In March 2014, the Maintenance Division received notification from the USPS of management’s intent to change the Handbook MS-1, Operation and Maintenance of Real Property, along with other related handbooks and Maintenance Management Orders (MMOs).
The point of the Postal Service’s revisions or replacements is to reduce the staffing of Building Equipment Mechanics (BEMs). The USPS does not change these handbooks, etc., unless it reduces our work and cuts in our jobs. In this instance, management also hopes to increase the subcontracting of the critical work done by our BEMs.
BEMs are responsible for HVAC, emergency equipment, electrical systems and also may get involved in field maintenance operations. The proposed changes are intended to “standardize” the preventive maintenance of air conditioning and many, many other aspects of BEM work, regardless of the size or age of the system and regardless of local conditions.
The agency also plans to ignore the manufacturer’s recommendations and use a process called “run machine to failure.” In essence, the USPS would rather run the machine until it’s broken than do costly maintenance or replace the entire unit. The APWU and USPS met on April 29, 2014, to discuss management’s plans.
In anticipation of the above notification, the union formed a team of selected BEMs called the BEM Action Committee. We have begun meeting with the BEM Action Committee and will continue to do so. This group is comprised of rank-and-file subject matter experts – BEMs who spend their day performing the work in question.
If your office is already involved in practices such as run to fail, or fails to conduct preventative maintenance, or engages in multiple route bypasses, we would love to hear from you. Please send your e-mail to firstname.lastname@example.org or mail it to:
Attn: Maintenance Staffing - BEM
American Postal Workers Union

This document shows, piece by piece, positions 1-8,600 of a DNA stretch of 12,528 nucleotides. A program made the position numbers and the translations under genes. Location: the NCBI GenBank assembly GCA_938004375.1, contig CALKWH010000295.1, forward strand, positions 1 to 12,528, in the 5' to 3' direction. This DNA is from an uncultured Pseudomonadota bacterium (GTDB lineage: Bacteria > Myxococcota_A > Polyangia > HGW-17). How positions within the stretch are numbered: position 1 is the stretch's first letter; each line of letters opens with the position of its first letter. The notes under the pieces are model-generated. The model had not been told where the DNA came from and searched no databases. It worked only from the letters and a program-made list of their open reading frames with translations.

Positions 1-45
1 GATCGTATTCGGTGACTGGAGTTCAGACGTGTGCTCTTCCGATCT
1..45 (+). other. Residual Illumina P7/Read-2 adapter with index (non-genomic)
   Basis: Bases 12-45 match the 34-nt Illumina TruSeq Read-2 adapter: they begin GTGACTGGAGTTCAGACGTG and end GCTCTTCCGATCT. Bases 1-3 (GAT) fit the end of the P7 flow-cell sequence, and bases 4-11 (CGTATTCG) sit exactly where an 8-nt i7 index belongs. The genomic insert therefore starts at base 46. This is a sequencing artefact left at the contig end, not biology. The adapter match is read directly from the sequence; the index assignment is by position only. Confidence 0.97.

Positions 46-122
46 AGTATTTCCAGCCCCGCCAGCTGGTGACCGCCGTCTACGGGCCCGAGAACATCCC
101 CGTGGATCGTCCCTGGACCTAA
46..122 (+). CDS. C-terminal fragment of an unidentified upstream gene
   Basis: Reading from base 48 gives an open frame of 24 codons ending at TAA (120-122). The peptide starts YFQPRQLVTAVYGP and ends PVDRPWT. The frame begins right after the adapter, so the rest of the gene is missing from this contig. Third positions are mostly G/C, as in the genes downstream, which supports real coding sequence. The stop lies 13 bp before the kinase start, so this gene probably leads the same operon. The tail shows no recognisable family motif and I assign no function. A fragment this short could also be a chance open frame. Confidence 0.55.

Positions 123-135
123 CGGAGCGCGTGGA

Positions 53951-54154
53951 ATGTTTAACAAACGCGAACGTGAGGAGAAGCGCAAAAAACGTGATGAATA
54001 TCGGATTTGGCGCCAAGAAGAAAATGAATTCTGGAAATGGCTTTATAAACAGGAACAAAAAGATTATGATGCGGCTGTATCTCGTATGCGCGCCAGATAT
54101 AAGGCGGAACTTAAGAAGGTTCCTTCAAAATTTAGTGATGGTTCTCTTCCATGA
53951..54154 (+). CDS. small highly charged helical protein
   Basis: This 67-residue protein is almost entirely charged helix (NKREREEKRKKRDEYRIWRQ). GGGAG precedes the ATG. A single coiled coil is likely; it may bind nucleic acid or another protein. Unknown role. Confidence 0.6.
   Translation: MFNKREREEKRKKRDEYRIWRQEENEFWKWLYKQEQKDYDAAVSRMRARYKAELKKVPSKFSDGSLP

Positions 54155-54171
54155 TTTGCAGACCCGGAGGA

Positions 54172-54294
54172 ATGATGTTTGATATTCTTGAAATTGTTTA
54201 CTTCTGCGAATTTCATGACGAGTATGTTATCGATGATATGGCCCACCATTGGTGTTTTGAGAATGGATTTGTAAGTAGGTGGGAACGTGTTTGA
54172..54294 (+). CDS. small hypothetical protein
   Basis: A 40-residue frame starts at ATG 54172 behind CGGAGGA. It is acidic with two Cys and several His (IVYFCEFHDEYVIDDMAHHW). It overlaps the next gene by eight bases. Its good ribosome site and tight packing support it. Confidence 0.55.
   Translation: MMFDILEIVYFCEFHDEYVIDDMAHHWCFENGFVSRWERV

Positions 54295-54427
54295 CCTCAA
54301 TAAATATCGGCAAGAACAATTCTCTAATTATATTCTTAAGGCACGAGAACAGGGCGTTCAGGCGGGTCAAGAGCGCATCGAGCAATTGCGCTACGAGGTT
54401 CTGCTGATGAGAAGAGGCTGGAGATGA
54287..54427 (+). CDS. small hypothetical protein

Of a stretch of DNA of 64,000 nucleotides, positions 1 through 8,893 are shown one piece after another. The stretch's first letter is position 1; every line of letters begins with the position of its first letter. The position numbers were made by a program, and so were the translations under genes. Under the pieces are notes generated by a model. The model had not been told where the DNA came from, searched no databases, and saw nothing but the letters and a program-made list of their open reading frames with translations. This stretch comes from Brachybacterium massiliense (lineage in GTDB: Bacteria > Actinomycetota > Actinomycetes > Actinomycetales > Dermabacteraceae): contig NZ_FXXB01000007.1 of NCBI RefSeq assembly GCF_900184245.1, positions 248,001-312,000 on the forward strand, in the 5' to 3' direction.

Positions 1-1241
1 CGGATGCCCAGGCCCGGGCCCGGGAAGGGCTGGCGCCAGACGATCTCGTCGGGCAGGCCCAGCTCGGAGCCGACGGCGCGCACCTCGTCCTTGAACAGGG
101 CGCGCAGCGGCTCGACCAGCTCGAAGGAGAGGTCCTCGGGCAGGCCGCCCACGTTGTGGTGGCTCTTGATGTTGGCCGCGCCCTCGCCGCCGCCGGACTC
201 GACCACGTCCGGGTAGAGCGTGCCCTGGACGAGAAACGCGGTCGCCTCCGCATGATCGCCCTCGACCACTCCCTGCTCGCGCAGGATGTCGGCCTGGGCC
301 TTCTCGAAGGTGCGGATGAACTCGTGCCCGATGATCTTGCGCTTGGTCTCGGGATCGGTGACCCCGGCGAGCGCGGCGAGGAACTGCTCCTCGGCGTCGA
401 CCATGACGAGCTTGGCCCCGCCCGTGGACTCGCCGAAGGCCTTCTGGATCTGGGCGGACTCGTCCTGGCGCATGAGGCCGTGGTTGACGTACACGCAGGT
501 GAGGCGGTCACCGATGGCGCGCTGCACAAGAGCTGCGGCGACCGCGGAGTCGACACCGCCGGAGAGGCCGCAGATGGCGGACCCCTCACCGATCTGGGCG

1300 L Street NW
Washington DC 20005
And the Beat Goes On
At the same time as the assault on the BEMs, management continues to lay siege to our custodial occupational groups. They try and try and try, often through ill-conceived programs like the Labor Distribution Code 38 Optimization in the early 1990s, to completely rewrite the governing handbook, the MS-47, such as the 2001 budget version.
Well, management is back again, this time claiming they only wish to improve the cleanliness of the buildings and to instill an “esprit de corps” within the custodial ranks. This will be done, according to the USPS, by adopting a standardized process for custodial work using the most up-to-date techniques and equipment.
The APWU certainly has no objection to improving the cleanliness of buildings. However, in the Postal Service, a new program is “dead on arrival” when it is presented to the higher-ups if it doesn’t include a significant reduction in the number of bargaining unit employees.
The Postal Service is extremely predictable in what their end game is – subcontract as much as possible; eliminate as many union jobs as possible.
Regardless of the attacks by the Postal Service, your Maintenance Craft officers will continue to keep you informed and involved in protecting and improving your work life opportunities.